It is Eartha Kitt who once said, “Aging has a wonderful beauty, and we should have respect for that.” I couldn’t agree more. That’s why, it really does get under my skin, that we live in a culture that is almost obsessed with staying young. Why? Don’t you want to grow, evolve…mature? That’s why I’m also not big on people who are damn near obsessed with looking 20 years younger than they are. Nah, personally, I think the goal of looking great for and at your age is where it’s at because, as my mother (who ages remarkably well) used to say, “I’ve earned every year. I don’t want to be looking like a child when I’m not.” (It’ll preach.)
This kind of wisdom is the type of hindsight that cannot be matched. Because again, while getting older shouldn’t be anything that any of us are afraid of or ashamed to do, wouldn’t it be great if we were more proactive than reactive when it comes to how we take care of ourselves — so that as we do age (and it is inevitable), we will age…gracefully…seamlessly…beautifully?
That’s why I took the time to ask 15 women in their 40s to share some things that they wish they had done in their 20s as far as physical beauty is concerned. Look at it as me doing a solid for any of you younger readers who really think that “I woke up like this” will last…forever. It won’t. And if you settle into that very real reality by taking good care of yourself now, the 40s will be where you actually end up looking better than ever.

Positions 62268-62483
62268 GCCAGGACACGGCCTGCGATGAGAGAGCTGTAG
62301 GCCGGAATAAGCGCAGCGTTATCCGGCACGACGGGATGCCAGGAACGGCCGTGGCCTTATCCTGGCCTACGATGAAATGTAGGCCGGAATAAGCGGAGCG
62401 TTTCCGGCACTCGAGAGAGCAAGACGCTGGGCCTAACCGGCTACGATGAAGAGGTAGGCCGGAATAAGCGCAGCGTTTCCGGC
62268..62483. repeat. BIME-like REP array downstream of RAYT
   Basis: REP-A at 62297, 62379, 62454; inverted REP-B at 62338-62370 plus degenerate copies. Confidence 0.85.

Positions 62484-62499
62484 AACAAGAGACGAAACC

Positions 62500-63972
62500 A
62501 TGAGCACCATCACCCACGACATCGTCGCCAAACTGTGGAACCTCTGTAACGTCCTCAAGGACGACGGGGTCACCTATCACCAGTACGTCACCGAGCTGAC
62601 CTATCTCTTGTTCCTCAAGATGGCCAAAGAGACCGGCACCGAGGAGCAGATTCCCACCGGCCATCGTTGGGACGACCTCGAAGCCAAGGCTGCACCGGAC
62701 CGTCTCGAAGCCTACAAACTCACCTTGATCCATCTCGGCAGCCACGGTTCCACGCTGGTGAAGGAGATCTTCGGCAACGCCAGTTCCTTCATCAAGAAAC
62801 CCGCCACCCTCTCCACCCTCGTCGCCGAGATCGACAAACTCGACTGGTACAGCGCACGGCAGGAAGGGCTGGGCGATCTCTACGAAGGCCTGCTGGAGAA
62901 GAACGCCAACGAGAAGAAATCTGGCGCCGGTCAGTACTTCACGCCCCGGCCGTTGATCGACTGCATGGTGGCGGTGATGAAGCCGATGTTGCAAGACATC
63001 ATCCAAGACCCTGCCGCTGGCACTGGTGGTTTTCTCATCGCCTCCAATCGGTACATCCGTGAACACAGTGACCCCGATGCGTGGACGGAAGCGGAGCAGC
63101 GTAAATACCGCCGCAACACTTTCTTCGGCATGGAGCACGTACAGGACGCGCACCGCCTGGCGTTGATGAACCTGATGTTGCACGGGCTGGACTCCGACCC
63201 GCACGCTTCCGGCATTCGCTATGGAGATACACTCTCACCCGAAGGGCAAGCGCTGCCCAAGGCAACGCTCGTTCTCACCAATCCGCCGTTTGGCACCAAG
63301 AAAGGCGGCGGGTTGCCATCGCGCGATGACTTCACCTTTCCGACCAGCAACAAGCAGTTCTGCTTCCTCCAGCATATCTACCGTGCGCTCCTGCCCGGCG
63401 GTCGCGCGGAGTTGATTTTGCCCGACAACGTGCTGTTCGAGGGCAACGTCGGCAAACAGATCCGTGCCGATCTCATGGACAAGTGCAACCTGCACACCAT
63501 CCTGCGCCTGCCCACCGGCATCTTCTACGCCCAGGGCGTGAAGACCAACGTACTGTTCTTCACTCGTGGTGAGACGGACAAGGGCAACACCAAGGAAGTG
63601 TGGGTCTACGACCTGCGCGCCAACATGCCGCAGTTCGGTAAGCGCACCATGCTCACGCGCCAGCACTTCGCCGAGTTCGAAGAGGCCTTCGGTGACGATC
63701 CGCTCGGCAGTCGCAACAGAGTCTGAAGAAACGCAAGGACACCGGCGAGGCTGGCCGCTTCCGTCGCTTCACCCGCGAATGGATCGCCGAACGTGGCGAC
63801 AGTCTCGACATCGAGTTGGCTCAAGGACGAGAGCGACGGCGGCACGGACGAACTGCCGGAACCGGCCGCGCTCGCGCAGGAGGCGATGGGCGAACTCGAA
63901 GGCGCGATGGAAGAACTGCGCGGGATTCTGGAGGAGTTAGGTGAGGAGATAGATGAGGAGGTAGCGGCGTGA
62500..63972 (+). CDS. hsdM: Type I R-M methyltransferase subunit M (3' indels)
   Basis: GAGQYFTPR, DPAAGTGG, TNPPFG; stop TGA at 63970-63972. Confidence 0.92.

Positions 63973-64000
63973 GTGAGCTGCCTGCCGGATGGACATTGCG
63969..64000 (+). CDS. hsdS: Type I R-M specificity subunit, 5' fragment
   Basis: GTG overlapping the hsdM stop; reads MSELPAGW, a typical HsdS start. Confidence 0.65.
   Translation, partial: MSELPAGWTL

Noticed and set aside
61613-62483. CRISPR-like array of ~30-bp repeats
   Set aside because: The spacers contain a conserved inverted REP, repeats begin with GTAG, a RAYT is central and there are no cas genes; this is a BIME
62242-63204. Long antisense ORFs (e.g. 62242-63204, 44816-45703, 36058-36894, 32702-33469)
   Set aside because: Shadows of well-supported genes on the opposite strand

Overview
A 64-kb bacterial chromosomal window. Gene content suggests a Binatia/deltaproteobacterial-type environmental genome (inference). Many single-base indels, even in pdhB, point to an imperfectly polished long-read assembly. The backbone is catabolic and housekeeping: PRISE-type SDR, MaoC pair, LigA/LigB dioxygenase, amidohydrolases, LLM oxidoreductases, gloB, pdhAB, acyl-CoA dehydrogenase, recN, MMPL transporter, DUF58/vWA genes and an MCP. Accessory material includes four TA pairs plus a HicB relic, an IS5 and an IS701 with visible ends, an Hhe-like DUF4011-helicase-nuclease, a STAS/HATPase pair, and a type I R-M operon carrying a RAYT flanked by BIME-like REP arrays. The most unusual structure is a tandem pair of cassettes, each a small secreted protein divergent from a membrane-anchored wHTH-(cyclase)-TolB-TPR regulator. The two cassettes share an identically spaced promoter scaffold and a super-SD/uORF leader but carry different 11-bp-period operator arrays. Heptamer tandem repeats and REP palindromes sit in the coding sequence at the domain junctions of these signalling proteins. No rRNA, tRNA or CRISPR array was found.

*Middle names are used in all of my interview pieces, so that people can speak freely, no matter what the topic may be.*
“Some women aren’t gonna like this but, Black can crack. I see it often; especially when I look at a lot of these women’s necks — even celebrities. You can look like you’re 29 in the face but because you didn’t take care of your neck when you were in your 20s, it’s out here looking like it should be in a nursing home. That part of your skin ages and sags like everything else. I wish I had cared about that back in the day. I do now and yes young women, moisturize your neck every night and every morning. I personally use a combination of rosehip oil and lavender because they help to stimulate collagen production. Don’t wait until you have tree rings. Do it…now.”